Most modem embroidery machines are computer controlled and specifically engineered for embroidery. Industrial and commercial embroidery machines and combination sewing-embroidery machines have a hopping on framing system that holds the framed area of fabric taut under the sewing needle and moves it automatically to create a design from a pre-programmed digital embroidery pattern.
Depending on its capabilities, the machine will require varying degrees of user input to read and sew embroidery designs. Sewing-embroidery machines generally have only one needle and require the user to change thread colors during the embroidery process. Multi-needle industrial machines are generally threaded prior to running the design and do not require re-threading. These machines require the user to input the correct color change sequence before beginning to embroider. Some can trim and change colors automatically.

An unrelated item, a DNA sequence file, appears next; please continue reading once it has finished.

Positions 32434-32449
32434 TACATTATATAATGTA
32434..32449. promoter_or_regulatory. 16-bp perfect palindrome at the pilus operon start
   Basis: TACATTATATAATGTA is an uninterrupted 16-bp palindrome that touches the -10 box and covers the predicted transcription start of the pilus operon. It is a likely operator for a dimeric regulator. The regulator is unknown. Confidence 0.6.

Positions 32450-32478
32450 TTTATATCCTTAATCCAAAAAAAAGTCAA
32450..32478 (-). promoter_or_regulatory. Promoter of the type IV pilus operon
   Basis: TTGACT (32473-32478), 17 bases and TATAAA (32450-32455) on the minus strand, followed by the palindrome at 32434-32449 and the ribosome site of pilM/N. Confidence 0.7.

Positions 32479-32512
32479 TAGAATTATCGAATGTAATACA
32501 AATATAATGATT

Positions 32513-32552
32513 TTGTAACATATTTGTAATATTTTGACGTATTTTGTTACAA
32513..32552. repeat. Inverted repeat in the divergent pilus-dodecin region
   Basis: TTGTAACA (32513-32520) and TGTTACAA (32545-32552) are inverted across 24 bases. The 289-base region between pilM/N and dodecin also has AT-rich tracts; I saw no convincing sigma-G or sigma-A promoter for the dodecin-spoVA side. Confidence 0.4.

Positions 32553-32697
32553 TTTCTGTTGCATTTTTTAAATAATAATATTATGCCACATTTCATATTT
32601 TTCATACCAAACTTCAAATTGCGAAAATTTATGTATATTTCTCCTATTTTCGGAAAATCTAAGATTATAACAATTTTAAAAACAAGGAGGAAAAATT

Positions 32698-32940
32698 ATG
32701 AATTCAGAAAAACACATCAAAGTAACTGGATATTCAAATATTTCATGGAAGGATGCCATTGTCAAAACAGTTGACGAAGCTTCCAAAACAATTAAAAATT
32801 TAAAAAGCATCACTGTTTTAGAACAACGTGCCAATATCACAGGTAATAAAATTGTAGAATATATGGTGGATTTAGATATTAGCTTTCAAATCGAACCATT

A multi-needle machine may consist of multiple sewing heads, each of which can sew the same design onto a separate garment concurrently. Such a machine might have 20 or more heads, each consisting of 15 or more needles. A head is usually capable of producing many special fabric effects, including Satin Stitch embroidery, Chain Stitch embroidery, Sequins, Appliqué, and Cutwork.
Embroidery digitizing is the process of converting existing artwork like a company logo or team emblem into a stitch file that an embroidery machine can sew onto a garment. Before any design can be embroidered, it must be digitized. Digitizing is a complex process that is both art and science. This is where our expertise and craftsmanship come into play. Our fully staffed Embroidery department has a collective decade's worth of experience to help you create a flawless product.